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Judith is lost

11 May

Sebastiano Luciani del Piombo, “Judith and Holofernes,” c.1525, Oil on canvas, 94 x 72 cm, Gemaldegaleri, Berlin, Germeny

Lost artworks are original pieces of art that credible sources indicate once existed but that cannot be accounted for in museums or private collections or are known to have been destroyed.    Unfortunately, I have to mention this because “Judith and Holofernes” by del Piombo was destroyed during World War II.

I had never considered how many works of art were destroyed during war.   Because I had the fortune to live in a country untouched by modern warfare (until 9/11).   It was only when i traveled to Europe that the destruction made sense.   Or that I realized that efforts were made to protect art from destruction.

In Germany, Flak towers were built as above-ground, anti-aircraft gun blockhouse towers – used by the Luftwaffe to defend against Allied air raids during World War II for tens of thousands of people and to coordinate air defense.   This particular painting by del Piombo was owned by the Gemäldegalerie in Berlin.  Although most of the museum’s collection survived the war in shelters across Germany, 417 works were regarded as too large to take to remote hiding places and were deposited in the Friedrichshain flak tower, or Flakturm, of the the Kaiser Friedrich Museum.     The tower was burned in May of 1945 and the works of art were lost.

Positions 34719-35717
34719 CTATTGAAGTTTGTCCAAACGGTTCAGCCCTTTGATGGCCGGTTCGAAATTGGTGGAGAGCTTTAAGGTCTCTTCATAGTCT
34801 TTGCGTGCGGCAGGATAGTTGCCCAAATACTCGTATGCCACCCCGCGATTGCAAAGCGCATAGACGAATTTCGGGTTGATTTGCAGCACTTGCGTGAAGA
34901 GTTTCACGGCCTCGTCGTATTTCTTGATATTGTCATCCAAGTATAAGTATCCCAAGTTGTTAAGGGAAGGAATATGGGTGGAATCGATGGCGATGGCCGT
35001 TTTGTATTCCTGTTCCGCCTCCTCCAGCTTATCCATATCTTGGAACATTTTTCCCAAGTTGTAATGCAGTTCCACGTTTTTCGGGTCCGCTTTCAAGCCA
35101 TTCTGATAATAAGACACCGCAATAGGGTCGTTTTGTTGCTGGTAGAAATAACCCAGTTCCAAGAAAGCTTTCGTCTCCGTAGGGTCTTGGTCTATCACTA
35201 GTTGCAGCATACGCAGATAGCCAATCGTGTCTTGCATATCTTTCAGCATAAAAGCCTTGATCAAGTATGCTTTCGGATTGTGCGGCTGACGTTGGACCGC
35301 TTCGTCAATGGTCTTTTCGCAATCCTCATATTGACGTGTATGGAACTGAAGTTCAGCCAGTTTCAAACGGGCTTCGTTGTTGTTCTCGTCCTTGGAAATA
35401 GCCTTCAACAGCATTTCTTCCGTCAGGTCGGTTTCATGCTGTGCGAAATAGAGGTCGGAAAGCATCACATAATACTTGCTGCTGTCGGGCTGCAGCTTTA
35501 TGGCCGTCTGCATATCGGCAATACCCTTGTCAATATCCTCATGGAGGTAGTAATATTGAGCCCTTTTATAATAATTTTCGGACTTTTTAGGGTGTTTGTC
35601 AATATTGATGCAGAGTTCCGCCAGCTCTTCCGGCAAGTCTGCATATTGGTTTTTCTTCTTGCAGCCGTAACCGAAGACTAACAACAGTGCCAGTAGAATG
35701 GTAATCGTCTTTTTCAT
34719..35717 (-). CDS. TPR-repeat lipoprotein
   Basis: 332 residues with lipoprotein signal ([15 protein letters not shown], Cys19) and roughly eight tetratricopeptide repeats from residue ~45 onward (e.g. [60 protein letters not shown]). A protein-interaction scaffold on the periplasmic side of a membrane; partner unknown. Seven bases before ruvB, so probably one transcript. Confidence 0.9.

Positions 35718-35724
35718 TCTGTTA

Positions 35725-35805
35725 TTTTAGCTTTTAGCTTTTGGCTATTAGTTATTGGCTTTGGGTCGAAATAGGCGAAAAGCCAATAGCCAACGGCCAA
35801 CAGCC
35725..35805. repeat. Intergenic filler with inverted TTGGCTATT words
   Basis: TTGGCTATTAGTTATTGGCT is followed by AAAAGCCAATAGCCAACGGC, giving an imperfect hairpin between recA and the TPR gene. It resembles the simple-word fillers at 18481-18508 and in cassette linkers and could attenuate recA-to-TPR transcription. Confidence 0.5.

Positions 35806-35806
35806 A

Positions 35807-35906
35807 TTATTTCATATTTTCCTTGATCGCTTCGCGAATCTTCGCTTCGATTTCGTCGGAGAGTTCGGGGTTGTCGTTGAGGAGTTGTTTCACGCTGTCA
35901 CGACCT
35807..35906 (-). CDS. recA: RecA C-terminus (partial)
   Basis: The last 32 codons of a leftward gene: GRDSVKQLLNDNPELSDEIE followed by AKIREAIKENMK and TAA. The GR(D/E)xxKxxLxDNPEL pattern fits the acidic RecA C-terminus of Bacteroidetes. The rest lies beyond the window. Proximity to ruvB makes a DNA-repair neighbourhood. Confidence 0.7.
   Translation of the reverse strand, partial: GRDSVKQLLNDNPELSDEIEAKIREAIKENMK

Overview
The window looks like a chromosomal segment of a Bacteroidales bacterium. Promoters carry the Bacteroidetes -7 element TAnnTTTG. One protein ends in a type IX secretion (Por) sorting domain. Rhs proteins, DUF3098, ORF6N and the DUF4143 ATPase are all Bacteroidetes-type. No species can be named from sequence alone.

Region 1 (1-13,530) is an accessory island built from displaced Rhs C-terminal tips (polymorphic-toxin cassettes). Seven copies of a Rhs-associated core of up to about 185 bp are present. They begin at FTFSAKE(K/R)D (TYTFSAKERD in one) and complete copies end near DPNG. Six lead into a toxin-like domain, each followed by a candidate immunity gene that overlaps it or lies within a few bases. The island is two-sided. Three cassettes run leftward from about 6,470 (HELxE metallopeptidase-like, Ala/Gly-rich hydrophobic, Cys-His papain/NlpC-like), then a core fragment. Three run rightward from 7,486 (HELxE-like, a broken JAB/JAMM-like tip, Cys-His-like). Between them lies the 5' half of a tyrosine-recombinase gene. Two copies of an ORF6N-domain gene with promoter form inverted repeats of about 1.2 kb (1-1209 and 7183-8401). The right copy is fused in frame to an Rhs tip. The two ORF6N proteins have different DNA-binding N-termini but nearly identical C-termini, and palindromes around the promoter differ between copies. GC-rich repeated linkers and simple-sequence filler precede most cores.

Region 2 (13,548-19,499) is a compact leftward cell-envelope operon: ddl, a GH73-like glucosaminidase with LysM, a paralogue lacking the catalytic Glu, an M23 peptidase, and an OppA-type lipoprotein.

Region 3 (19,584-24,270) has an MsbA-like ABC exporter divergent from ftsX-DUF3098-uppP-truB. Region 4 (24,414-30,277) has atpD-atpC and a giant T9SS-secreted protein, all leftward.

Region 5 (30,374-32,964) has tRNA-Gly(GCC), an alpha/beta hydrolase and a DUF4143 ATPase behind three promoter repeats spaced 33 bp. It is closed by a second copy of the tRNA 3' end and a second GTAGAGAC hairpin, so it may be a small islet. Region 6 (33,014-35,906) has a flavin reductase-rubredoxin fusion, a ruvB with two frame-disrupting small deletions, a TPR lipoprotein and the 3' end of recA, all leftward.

No wonder Judith looks so sad.

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For more information on lost works of art, the Sterling and Francine Clark Art Institute maintains a digital collection of 169 Masterpieces Destroyed in the War.

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Posted by on May 11, 2012 in Story

 

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